Former President George W. Bush has said he is still ‘disturbed’ when he thinks about the Capitol riots on January 6.
‘I was sick to my stomach to see our nation’s Capitol being stormed by hostile forces,’ Bush recalled in an interview with The Texas Tribune as part of the South by Southwest (SXSW) virtual festival.
‘And it really disturbed me to the point where I did put out a statement and I’m still disturbed when I think about it.’ he said in the interview, which was recorded on February 24 and aired on Thursday.
The former president, 74, added that the insurrection ‘undermines the rule of law and the ability to express yourself in peaceful ways in the public square.’
‘This was an expression that was not peaceful,’ he added.
Former President George W. Bush has said he is still ‘disturbed’ when he thinks about the Capitol riot, which he said left him sick to his stomach
Bush said that the January 6 insurrection ‘undermines the rule of law and the ability to express yourself in peaceful ways in the public square’ [File photo]
The Justice Department has charged 65 people for assaulting law enforcement officers on January 6, when the Capitol was stormed by Donald Trump supporters attempting to overturn Joe Biden’s win in the 2020 presidential election.
The DoJ is still attempting to identify others involved in assaults during the incident, it said in a press release on Thursday.
More than 300 people have been arrested on charges related to the riot, which left five people dead including a Capitol Police officer. More than 100 law enforcement officials were also injured in clashes with the rioters.
All four living former presidents – Bush, along with Jimmy Carter, Bill Clinton and Barack Obama – condemned the riots, which took place while former president Trump was still in office, and shortly after he gave a speech outside the White House.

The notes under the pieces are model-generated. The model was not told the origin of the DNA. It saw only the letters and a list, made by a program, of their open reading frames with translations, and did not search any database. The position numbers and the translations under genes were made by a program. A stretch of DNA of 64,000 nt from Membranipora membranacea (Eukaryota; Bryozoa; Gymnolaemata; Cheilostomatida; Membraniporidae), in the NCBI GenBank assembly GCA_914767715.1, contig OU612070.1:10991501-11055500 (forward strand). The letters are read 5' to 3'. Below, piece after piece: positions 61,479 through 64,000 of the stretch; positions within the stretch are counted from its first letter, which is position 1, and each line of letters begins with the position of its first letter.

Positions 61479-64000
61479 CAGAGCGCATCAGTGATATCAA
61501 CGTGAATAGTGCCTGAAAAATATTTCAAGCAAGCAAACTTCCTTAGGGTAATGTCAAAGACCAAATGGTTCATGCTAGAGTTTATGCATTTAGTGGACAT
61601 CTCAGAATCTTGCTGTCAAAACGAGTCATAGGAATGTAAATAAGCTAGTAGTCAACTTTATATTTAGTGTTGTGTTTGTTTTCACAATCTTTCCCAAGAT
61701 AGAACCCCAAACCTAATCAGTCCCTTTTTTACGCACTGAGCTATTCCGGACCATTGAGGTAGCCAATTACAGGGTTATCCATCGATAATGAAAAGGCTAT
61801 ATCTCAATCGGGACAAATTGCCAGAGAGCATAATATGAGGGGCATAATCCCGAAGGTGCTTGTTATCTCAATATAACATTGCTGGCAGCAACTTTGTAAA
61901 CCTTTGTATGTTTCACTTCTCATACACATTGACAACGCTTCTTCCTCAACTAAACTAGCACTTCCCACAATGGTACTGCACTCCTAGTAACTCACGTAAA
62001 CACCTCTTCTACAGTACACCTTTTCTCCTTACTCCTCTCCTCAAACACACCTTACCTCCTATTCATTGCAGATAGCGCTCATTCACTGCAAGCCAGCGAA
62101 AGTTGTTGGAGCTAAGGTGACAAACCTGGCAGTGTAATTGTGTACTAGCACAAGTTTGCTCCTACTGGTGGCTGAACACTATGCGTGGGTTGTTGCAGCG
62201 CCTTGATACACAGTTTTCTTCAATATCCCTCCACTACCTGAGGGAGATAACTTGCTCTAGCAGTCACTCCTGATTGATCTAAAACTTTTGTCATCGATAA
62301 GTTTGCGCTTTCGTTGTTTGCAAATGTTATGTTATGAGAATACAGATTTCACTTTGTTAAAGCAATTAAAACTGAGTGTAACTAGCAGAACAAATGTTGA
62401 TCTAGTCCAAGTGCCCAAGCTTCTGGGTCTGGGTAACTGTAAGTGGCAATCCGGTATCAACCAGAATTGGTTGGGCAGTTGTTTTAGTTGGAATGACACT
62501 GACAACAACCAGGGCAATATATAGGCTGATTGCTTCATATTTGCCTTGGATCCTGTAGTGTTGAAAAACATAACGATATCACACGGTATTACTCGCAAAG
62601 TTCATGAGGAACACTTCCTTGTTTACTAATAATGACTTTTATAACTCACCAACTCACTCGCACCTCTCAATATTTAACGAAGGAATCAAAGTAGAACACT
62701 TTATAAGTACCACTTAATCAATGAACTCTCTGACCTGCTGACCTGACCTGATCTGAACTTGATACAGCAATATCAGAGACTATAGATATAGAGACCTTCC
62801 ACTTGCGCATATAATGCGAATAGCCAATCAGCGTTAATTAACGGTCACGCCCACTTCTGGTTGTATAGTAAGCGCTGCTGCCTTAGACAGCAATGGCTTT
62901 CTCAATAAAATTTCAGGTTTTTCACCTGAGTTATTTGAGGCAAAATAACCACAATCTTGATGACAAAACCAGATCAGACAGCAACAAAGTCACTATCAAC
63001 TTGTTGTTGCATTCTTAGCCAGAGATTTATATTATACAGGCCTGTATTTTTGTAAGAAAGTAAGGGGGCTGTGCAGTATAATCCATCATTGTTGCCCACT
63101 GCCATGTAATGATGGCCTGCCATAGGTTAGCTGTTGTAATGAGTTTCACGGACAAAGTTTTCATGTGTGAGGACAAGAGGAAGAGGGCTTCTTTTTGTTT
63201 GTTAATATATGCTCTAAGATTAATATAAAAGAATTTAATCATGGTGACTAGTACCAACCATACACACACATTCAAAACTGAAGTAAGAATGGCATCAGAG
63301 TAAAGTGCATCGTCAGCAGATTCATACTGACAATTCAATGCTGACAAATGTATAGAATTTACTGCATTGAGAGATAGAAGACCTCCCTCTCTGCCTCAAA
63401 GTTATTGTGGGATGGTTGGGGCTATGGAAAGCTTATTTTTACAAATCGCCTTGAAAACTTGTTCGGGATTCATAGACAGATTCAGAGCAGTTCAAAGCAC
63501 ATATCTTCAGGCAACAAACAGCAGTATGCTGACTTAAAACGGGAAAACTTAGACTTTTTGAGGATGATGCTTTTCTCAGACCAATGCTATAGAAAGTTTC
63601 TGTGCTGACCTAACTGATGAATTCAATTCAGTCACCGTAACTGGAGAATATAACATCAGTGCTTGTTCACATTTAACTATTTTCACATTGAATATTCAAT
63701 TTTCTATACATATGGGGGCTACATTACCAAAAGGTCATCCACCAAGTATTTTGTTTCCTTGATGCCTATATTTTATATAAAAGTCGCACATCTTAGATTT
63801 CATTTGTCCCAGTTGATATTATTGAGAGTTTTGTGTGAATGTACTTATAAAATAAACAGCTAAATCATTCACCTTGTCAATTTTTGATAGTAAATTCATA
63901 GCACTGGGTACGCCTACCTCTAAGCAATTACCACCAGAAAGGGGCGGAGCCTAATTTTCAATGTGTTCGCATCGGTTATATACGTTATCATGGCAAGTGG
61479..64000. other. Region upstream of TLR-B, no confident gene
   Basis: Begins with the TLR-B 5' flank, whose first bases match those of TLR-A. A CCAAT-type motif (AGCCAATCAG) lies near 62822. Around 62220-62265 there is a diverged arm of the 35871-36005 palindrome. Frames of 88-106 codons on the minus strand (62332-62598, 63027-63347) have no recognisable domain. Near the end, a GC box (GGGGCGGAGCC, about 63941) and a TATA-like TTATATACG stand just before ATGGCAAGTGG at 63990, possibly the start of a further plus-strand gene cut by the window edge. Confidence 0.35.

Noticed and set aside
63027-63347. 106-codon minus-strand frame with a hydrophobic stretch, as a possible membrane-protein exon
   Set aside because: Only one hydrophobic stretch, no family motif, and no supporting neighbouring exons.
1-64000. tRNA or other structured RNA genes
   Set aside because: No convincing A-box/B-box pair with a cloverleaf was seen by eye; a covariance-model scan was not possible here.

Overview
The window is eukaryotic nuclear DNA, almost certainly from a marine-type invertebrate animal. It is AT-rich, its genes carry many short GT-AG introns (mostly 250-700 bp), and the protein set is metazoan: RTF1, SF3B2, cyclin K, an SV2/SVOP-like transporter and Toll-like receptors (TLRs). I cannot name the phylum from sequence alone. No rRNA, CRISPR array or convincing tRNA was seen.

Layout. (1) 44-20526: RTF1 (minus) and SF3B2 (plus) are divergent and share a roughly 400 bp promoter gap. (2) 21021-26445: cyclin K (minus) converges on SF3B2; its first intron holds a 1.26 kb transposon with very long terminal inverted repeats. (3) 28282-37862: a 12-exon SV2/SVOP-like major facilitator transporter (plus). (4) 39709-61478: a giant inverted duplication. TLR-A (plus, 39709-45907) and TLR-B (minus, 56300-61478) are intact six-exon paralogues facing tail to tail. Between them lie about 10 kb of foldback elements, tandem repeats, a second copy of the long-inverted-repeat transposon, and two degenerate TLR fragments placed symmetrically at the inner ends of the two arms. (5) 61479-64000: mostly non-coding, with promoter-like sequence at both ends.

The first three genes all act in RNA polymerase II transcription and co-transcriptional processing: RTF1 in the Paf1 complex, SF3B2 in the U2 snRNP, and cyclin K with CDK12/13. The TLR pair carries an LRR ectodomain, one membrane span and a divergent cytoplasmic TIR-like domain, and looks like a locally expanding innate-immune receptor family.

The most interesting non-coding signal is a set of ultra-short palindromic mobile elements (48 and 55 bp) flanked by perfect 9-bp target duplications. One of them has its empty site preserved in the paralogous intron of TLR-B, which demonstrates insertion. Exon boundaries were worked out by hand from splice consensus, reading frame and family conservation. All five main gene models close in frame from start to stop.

In a statement at the time, Bush compared the storming of the Capitol to ‘how election results are disputed in a banana republic.’
‘I am appalled by the reckless behavior of some political leaders since the election and by the lack of respect shown today for our institutions, our traditions, and our law enforcement,’ he said.
‘The violent assault on the Capitol – and disruption of a constitutionally mandated meeting of Congress – was undertaken by people whose passions have been inflamed by falsehoods and false hopes.’
The Justice Department has charged 65 people for assaulting law enforcement officers on January 6, when the Capitol was stormed by Trump supporters attempting to overturn Joe Biden’s win in the presidential election [File photo]
More than 300 people have been arrested on charges related to the riot, which left five people dead including a Capitol Police officer. More than 100 law enforcement officials were also injured in the attack [File photo]
In the new interview, Bush, who is promoting his book Out of Many, One: Portraits of America’s Immigrants, was asked whether he thought the election had been stolen as Trump had claimed.
‘No’, he responded.
He said that, while concerned about the anger some in the US feel towards their government, he was cheered by the high rates of voter turnout seen in the 2018 and 2020 elections, saying it showed the ‘vibrancy of democracy.’
‘That’s a telltale sign that people want to get engaged in the system and that they were willing to go vote.’
‘Look, politics has always been rough … And right now we’re at a period of time, though, when there’s a lot of anger in the system, which then causes people to worry about the future of our democracy,’ he said. ‘I think it’s going to eventually work its way out of the system.
‘History and the United States has shown these populist movements begin to fritter over time, and so I’m optimistic about democracy.’
During the interview, Bush also discussed the need for an overhaul of the US immigration system, an issue he has long campaigned for.
He said he deliberately postponed the release of his new book – which features portraits painted by the former president of 43 immigrants to the United States – to avoid highlighting immigration during the election season.
‘If I’d have been a more of a selfish guy, I would have tried to get the book out before Christmas of last year in order to enhance sales,’ Bush joked.
‘But I wanted to avoid the election season because one of the problems is immigration has become overly politicized, and it’s really a rebuke of Congress’ inability to come together to get something done on immigration.’
Among the people featured in Bush’s book, which includes written profiles of each person, are former California Governor Arnold Schwarzenegger, former Secretaries of State Madeleine Albright and Henry Kissinger and Bush family housekeeper Paula Rendón, whom Bush considered to be ‘a second mother.’